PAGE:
What is the quality you most dislike in people?
Pettiness or unwarranted arrogance. True character comes out in people’s actions and deeds. As Maya Angelou said, “When someone shows you who they are, believe them the first time.”
What do you most value in friends?
My true friends are loyal, have a huge heart, are funny in most settings, and have a strong propensity towards uncommon adventures. One of my greatest birthday surprises was being tricked into going kayaking at Painted Cave on Santa Cruz Island, off of the dive boat Truth. I had been lured down to the harbor in the morning to “help” with a broken down van. As I started to work on the van, my friends were hiding in the back. It was a true joy to be with such a close group of friends.
What is your most marked characteristic?
I would think of myself as a leader. My friends and family might think of me as aspiring comedian or a bossy pants on any given day.
Which words or phrases do you most overuse?
In my business of adventure travel, I often say leadership phrases like “preview, do, debrief” or “use your safety talk and checklist.” My most overused phrase is when I ask my kids to get their shoes on so we can get out of the house.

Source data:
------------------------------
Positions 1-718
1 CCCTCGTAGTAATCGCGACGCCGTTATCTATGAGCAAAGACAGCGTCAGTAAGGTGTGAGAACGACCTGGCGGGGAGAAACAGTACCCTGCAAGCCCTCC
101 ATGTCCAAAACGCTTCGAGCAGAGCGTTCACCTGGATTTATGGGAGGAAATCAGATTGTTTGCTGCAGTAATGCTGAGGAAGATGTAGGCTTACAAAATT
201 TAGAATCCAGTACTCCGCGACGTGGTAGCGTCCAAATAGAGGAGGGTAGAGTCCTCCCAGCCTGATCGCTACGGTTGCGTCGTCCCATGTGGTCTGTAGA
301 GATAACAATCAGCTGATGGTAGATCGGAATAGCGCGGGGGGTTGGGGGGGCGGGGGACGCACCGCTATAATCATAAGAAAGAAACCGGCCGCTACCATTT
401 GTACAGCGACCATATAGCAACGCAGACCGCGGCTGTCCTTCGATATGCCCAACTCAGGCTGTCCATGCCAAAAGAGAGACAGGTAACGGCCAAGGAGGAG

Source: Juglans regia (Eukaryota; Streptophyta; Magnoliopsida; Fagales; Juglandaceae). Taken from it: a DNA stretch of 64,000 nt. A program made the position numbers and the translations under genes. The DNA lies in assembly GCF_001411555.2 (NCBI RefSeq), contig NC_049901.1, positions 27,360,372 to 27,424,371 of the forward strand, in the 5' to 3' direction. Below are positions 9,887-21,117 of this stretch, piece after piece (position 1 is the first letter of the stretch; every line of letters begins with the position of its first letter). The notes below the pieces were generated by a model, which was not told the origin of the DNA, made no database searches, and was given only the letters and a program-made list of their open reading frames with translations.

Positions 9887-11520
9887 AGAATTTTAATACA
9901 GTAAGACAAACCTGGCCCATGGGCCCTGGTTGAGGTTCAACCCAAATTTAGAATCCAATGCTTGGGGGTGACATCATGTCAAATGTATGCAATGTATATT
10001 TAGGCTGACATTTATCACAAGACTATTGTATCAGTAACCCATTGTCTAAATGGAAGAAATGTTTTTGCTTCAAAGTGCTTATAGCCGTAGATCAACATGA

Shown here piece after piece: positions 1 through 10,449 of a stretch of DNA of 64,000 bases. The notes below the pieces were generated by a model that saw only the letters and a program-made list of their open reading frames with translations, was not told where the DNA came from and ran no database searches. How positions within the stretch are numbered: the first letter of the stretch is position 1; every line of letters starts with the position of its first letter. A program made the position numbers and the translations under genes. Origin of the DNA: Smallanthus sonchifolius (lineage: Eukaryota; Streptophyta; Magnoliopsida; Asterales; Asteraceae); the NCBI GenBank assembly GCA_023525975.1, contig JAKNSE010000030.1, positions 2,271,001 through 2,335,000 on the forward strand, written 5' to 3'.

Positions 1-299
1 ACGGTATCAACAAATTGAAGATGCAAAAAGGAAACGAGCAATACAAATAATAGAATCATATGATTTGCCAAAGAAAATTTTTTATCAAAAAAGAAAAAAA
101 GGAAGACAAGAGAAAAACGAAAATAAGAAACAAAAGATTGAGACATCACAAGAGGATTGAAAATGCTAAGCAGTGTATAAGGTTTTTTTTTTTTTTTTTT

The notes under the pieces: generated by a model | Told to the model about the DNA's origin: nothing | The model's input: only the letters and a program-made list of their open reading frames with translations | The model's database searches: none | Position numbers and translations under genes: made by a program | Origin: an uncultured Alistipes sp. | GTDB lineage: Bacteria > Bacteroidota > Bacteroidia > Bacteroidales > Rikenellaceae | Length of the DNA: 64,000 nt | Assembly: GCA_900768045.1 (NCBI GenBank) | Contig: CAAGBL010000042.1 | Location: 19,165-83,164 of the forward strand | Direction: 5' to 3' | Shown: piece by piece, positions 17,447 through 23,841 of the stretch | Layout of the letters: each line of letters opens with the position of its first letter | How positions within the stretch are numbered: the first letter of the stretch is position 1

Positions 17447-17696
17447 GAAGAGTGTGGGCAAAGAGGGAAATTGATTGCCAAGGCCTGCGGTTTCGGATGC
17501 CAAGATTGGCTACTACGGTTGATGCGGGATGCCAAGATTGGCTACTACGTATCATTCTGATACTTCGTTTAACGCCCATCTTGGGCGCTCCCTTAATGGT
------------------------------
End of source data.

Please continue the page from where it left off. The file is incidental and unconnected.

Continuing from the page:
Which talent would you most like to have?
I feel helpless when the computers break at my office. I am at the mercy of the I.T. guy who shows up when he can. I am also learning guitar and piano and these take a lot of practice to be decent, so I need to practice more.
If you could change one thing about yourself, what would it be?
I am outspoken at times and sometimed wish I could hold back. I have learned you have to be who you are. Who else is going to be you?
What do you consider your greatest achievement?